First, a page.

Kings, part 2

Aland left a comment following my last entry about the NBC show Kings. He makes a good case for why it’s NOT worth watching. Take a moment and read it. Aland’s frustration makes sense. Kings co-opts the biblical account and twists it to its own ends. It turns the story into a reflection of 21st Century moral values and abandons those that are inconvenient or uncool. If I’m not misreading, I think Aland is lamenting a very real truth: Film and TV don’t understand evangelical Christianity. (There are possible exceptions to this--Walden Media and the “Tyler Perry Empire” among them.)

I’ll be watching with interest to see what they do with the “Jack” character. It’s possible that they’re not going to bother making him anything like the biblical Jonathan. But I wouldn’t be surprised to see what looks like a rivalry turn into a friendship between David and Jack. Characters develop.

Here’s why I’m going to keep watching Kings:

It’s entertaining. It would be disingenuous of me not to acknowledge that it’s just fun. It’s beautifully filmed. It’s dramatic. And there are some great cast members (Ian McShane as King Silas and Susanna Thompson as Queen Rose). I continue to love the scenes with the prophet, Reverend Samuel.

After watching episode 2, I’m actually thinking it’s more like Shakespeare than anything else--complete with two palace guards for clowns and a very King Lear-like scene where Silas stands on the palace roof while the rain pours down.

It’s (somewhat) biblical. While it will pick and choose, Kings does reflect some of the Bible’s ethics. The most prominent is the issue of power and what it does to us humans. The story of Silas/Saul is of a man who is corrupted by power. He takes what he wants by any means necessary. And once he has ascended to power, he will do anything to maintain his position. He refuses to acknowledge his dependence on God. He acts as though everything he has, he has gotten on his own. And, therefore, he is not to be bothered with what is right or wrong.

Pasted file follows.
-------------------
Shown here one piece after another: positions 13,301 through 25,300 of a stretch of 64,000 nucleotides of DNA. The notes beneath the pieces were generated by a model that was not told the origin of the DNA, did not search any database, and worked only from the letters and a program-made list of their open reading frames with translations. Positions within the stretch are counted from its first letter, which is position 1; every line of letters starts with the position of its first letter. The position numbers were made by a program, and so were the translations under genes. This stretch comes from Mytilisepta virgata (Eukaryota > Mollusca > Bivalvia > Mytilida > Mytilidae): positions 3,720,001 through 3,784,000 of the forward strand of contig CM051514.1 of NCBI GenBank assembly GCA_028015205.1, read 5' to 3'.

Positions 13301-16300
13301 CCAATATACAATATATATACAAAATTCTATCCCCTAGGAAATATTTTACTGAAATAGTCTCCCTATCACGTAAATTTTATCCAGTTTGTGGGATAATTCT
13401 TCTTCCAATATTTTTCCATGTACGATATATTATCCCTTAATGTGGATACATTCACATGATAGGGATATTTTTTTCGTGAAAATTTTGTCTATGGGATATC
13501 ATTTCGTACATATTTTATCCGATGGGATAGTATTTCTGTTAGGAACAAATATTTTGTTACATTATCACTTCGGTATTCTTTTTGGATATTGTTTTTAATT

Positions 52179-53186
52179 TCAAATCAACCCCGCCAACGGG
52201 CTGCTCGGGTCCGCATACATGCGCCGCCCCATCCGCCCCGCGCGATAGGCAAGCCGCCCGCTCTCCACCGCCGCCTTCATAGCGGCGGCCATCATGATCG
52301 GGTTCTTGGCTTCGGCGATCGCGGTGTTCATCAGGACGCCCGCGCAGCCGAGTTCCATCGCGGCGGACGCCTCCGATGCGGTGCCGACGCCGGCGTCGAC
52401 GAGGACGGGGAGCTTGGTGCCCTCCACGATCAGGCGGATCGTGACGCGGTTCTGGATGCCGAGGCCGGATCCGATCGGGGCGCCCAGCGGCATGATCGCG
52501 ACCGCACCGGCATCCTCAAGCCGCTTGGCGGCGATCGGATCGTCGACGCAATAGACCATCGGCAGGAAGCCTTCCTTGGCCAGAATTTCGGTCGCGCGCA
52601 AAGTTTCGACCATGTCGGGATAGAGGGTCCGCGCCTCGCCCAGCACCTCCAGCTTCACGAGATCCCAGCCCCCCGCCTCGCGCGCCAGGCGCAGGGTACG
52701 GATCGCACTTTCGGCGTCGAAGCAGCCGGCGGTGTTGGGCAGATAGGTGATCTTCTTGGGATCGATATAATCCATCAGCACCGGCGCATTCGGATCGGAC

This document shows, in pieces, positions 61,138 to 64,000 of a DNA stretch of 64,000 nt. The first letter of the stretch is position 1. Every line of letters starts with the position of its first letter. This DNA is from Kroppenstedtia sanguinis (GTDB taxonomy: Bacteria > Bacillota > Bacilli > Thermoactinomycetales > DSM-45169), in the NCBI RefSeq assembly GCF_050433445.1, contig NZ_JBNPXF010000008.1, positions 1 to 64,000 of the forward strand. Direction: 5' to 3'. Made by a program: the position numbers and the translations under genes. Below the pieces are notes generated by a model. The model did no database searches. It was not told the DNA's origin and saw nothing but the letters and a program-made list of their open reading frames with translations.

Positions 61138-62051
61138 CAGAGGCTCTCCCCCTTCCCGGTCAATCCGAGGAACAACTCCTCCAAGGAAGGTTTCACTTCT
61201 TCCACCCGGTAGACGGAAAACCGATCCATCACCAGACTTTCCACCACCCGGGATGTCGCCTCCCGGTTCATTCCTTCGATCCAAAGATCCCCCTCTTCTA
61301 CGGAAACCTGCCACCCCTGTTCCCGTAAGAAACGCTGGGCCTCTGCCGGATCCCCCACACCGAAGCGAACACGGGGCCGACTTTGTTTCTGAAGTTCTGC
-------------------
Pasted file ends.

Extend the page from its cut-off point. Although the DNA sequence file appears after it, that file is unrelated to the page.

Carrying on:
I’m assuming the same thing will happen with David Shepherd on the TV show. At least that’s what happens to the biblical David. He is just as good at abusing power as Saul is. The Bathsheba incident is the most prominent example. In addition, his family becomes a train wreck. Even his final words are of vengeance rather than of devotion to God.

In the TV show there's this quote from David Shepherd's mother that I love. She's explaining to the King's daughter why she hopes that David doesn't stay in Shiloh. She says that she knows that David has a destiny. Then she says:

“People with destinies, things don't go well for them. They die old and unhappy, or young and unfinished."

There is good evidence that the David of the Bible dies old and unhappy.

I have to say, I’m no longer sure that David is supposed to be a role model for us--at least not in any carte blanche way. I love how his relationship with God endures his flaws. I love his honesty in confession. I love his ability to maintain his respect for a corrupt king. But let’s be honest, the guy can be a real stinker. I actually love him less as a hero and more as a reminder of myself.

Maybe we make too much of this “man after God’s own heart” idea. Unless I’m missing some other example, this statement is made about David early on in his life and only as a comparison to the corruption of Saul. I wonder if the same thing can be said about him at the end of his life. It seems like, if you do, you have to qualify it significantly. Which is what ends up happening. After all, he may be a “man after God’s own heart,” but he’s not fit to build the temple, a house for that same God.

Whenever David is mentioned in the Christian scriptures, he is mentioned off-handedly as the author of a Psalm, or to make Jesus’ identity legitimate to the Jewish people, or (most importantly) as a foil for Jesus. The most common statement about him goes something like: “David was fine and everything, but he’s just rotting away in a tomb right now. Now let us show you how a real man/real King does it.” And then they point to Jesus.

It’s worth repeating. The true hero of scripture is God. All the rest have feet of clay.

But that’s why I like Kings. Hopefully (at least until NBC drops it), we’ll get to see our own humanity reflected back to us, for better and for worse. And, hopefully, they’ll continue to do it in a quality way.

What do you think? Leave a comment.